A BROMSGROVE man made and distributed indecent images of children as young as five being sexually abused.

Mark Cowmeadow appeared at Worcester Crown Court last Thursday (October 24) after admitting two counts of making indecent images of children and one of distributing an unknown quantity of indecent images.

A warrant was executed on August 6, 2017, at the home of the 63-year-old, who then lived in Droitwich but has since moved to Bromsgrove.

Various electronic devices including laptops and memory sticks were seized and analysed.

In total, four category B images, all stills, were found and 138 category C images (135 stills and three movies).

No category A images (the most serious) were found which show penetrative sexual activity.

However, the category B images did contain other forms of sexual activity involving adults and children.

Officers also found evidence of file shredding software and search terms such as ‘sweet 12-year-old girl’ and ‘pre-teen model’.

One of the folders was called ‘schoolgirls’ and file names included ‘paedo Lolita’ and ‘pre-teen sex’.

Ian Ball, prosecuting, said some of the images showed girls aged six to eight years old although the judge referred to one victim as young as five.

In police interviews, Cowmeadow said he was interested in girls aged 14 and upwards.

“He claimed he wasn’t into infants and also said he was into cross-dressing” said Mr Ball.

Cowmeadow, now of Woodcote Lane, Bromsgrove, told officers ‘it was all pure fantasy’.

Jacqui Callan, defending, said her client was of previous good character and had entered guilty pleas at the earliest opportunity.

Miss Callan said: “He knew that the viewing of the images was wrong. He said it was something that almost became a pattern of behaviour.”

He had sought support off his own back from two agencies - the Lucy Faithfull Foundation and the Safer Lives organisation.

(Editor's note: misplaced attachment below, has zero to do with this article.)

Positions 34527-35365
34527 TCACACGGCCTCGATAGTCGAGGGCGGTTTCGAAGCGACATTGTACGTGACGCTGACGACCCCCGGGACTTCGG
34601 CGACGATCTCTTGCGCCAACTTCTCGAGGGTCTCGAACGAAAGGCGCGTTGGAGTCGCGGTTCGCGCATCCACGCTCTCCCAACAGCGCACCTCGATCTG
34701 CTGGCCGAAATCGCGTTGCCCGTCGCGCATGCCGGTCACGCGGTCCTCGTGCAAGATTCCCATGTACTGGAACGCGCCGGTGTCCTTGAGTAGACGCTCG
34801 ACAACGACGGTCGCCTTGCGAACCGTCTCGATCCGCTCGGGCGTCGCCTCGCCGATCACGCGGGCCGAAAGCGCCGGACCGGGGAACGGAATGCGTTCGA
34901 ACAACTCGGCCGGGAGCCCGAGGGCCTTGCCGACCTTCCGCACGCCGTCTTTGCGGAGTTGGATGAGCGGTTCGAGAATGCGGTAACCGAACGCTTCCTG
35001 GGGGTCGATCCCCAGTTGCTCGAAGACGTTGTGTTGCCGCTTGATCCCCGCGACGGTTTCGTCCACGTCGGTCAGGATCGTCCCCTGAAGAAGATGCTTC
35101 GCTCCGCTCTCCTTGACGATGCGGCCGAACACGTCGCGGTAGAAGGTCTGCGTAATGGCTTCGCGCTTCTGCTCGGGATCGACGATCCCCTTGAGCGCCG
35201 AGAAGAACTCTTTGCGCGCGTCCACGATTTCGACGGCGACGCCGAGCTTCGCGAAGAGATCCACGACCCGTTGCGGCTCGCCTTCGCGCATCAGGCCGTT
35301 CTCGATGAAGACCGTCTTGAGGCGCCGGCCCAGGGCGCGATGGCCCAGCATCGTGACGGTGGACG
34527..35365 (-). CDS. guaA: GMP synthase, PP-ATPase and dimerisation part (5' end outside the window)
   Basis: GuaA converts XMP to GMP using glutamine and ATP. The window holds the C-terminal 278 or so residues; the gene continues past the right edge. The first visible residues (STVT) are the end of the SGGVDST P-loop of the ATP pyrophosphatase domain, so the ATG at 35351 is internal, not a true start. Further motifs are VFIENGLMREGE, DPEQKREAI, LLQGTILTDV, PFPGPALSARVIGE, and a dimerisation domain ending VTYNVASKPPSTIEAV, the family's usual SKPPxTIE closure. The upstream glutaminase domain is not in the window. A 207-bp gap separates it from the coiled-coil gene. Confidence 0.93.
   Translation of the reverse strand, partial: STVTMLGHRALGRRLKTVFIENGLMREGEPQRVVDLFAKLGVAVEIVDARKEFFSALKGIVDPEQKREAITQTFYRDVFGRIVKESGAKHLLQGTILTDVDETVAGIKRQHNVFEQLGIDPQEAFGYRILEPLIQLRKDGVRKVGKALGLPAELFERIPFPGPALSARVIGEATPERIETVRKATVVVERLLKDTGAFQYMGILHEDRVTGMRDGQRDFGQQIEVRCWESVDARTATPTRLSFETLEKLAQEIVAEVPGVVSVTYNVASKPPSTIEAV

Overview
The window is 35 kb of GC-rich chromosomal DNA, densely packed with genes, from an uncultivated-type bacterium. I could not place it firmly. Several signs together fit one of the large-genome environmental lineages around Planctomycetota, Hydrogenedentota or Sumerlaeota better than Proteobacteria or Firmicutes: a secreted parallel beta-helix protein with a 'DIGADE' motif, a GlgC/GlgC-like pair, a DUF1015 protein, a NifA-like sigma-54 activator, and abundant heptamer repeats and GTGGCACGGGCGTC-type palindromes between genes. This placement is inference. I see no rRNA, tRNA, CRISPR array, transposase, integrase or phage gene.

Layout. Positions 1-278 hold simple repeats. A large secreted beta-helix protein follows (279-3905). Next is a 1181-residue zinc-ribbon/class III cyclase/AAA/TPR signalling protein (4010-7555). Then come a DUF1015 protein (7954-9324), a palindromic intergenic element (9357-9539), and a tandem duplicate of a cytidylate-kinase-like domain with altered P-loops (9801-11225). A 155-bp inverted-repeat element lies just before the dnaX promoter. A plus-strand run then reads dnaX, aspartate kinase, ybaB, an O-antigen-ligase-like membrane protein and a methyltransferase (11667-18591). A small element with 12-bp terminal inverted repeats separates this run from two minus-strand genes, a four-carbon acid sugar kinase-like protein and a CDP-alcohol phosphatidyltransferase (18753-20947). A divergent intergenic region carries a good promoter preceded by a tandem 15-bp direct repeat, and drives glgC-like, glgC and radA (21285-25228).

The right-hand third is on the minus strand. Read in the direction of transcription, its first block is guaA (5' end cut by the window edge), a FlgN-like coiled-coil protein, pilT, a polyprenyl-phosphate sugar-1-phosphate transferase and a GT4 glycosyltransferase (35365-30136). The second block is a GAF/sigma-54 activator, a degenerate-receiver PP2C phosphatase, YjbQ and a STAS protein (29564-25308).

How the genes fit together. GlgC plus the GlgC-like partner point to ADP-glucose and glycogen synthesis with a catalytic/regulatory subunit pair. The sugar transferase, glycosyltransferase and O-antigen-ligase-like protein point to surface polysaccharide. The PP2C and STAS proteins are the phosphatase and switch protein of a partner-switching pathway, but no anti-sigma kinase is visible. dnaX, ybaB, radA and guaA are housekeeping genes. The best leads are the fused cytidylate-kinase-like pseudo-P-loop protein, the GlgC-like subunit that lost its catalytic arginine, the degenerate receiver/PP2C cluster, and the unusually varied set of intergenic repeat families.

Judge Nicolas Cartwright said the distribution was the most serious of the offences though the prosecution could not say what category of images were distributed or the quantity.

He told Cowmeadow: “The reason why offences of this kind are regarded as so serious is because somewhere in the world, perhaps not in this jurisdiction, a child has been involved as a victim in sexual offending which is photographed or filmed and ends up going onto the internet.”

He said one of the images was of a girl aged five to seven with an adult man’s penis in her hand and that these were offences against ‘real’ children and that often the images were on the internet ‘for all time’.

“They must be wandering around wondering if people recognise them in the street as the person in that photograph. It must be the most awful experience,” he said.

The judge made a community order for two years to include 15 rehabilitation activity requirement days and an accredited programme for 60 days.

Cowmeadow was fined £1,000 to reflect the use of public money to fund the analysis of electronic devices which the judge said would ‘result in some money finding its way back to the treasury’.

A sexual harm prevention order was made which restricts his use of the internet including his use of anti-forensic software and his contact with children.

He was further ordered to pay £340 costs.